I liked the Peccosa, but only after extensive mods. What I thought I liked about it was the pop-down front to make it easy to get the phone in and out. The set did balance better than the BNext on my head, but still clumsy. It was the manual alignment that got me hung up because it was slow and took too much dexterity of both hands. It's lightweight and inexpensive, but again, I think the Shinecon is the winner in this category.

Now comes the DroneMask, also known as MovieMask or MagicMask.
It is by far the most expensive of all of them, now at $169, I think. The big draw of the DroneMask is that it does not rely on split-screen divisions, so you can use it with any app you fly with. You just stick it in and it magnifies the screen. One of the real benefits, I think is that in super bright sunlight you will get zero glare and be able to see the whole screen in an immersive experience. There are a few downsides compared to the others. With the split screen viewers, if you're using an app like Litchi in FPV/VR mode or DroneVR (recommended) you can control the gimbal with a turn of the head and even possibly control the yaw of the drone or camera with L/R movement of the head as well. With DroneMask the controls are 100% the controller and your hands. Really no different than flying looking at the screen except the immersion experience is something else. The DroneMask is the heaviest of all the goggles. It has a wide focus range, but relies on extending the phone out, which adds leverage and perceived weight. It does not balance on the head well when not in use. But part of the redeeming factors is that you can get everything set up with the mounting flap (it uses zippers to secure) open and headset in your lap or attached somehow, get everything set up before you go... fly a bit, then put the set on. Additionally, a trick I discovered is if I only pull a zipper to the point where it's not flopping around, I can quickly relieve the zipper, pull the flap away an inch or so while I'm still looking at the screen, with enough room to get my finger in there, make the adjustment and do a little zipping or just let the flap hang. Perhaps the most convenience for making adjustments.

VR Programs:
Really the two I've been testing has been Litchi and DroneVR. There is one huge advantage of DroneVR ($10 for one drone model, $20 for all-in-one if you have multiple supported drones (I have a M2P and Mini 2, which recently got support). The advantage of DroneVR which might be huge for some, like me, is the ability to adjust the pupilary distance for easy eyesight, as well as magnification and distortion. I have been having a problem with Litchi getting eye alignment without double vision on all the headsets except for the Shinecon. Most who own Litchi know what the OSD layout it and does a pretty good job of providing all the data you need in VR, assuming that you get good eye alignment. DroneVR doesn't attempt to duplicate LItchi, but has two different looks you can choose. One of them is like a fighter pilot's HUD. I like that one. The letters are thin like you'd expect in a real HUD, but if you increase the magnification, they're easy to read. The one thing I haven't figured out yet is that my video setttings (in Fly and Go4) are set to D-Log, so the image is flat and I haven't figured out how to switch it into the more contrast live view setting. Perhaps I just have to film in Normal modes, set in Fly or Go4? If I figure that out I'll come back and edit.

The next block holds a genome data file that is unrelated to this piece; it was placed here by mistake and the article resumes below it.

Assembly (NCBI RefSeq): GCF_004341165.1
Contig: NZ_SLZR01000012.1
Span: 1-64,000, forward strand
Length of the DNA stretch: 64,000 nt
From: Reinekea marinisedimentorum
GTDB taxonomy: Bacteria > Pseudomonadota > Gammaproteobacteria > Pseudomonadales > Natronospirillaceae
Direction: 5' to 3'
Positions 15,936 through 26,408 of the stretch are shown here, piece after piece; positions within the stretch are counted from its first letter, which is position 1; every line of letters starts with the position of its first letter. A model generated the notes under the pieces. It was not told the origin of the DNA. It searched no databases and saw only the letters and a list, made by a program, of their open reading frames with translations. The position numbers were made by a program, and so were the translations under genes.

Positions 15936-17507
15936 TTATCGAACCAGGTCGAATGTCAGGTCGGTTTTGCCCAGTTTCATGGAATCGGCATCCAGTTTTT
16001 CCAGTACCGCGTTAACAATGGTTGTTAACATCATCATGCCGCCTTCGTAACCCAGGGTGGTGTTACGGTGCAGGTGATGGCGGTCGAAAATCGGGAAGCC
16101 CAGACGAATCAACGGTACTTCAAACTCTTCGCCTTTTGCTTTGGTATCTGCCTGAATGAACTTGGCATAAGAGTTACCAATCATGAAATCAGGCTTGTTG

II had some issues (with ApplePay...a horror story) getting my subscription updated with DroneVR to include my Mini2, but that was all on Apple) so I haven't yet been able to test DroneVR with my Mini 2. I have tried to test Litchi with the Mini 2 and have had limited luck, though it was a struggle to find a set of goggles that let me get pupilary alignment. If anyone knows how to change the pupilary distance in Litchi, please let me know. I've been going over the tutorials and so far I've figured out how to make the data appear wider or narrower, but not the PD.

I think that's all I have for now (yeah, I know, a lot). But this is an area that hasn't seemed to get much attention. I'm sure y'all know that when flying VR you are required to have a VO so that VLOS is maintained at all times. I hope you found this informative, if not interesting. Thanks for taking time to read it. [I'm sure there are many typos and grammatical errors. I'll fix what I can find when I have the eyes to edit.

Mask roundup.jpg
 
Don't ask me how I've gone down this rabbit hole, but when, for giggles, I tried FPV flying with inexpensive VR goggles there was just something about the immersive experience of being inside goggles rather than looking down on a screen. It was fun, but the experience was also a bit clumsy. The clumsiness, made it so that I didn't do it that often. Over the winter I had time to think about what might make it a better easier, more fun experience. I thought that I might have chosen the wrong goggles, though the initial reasoning was logical.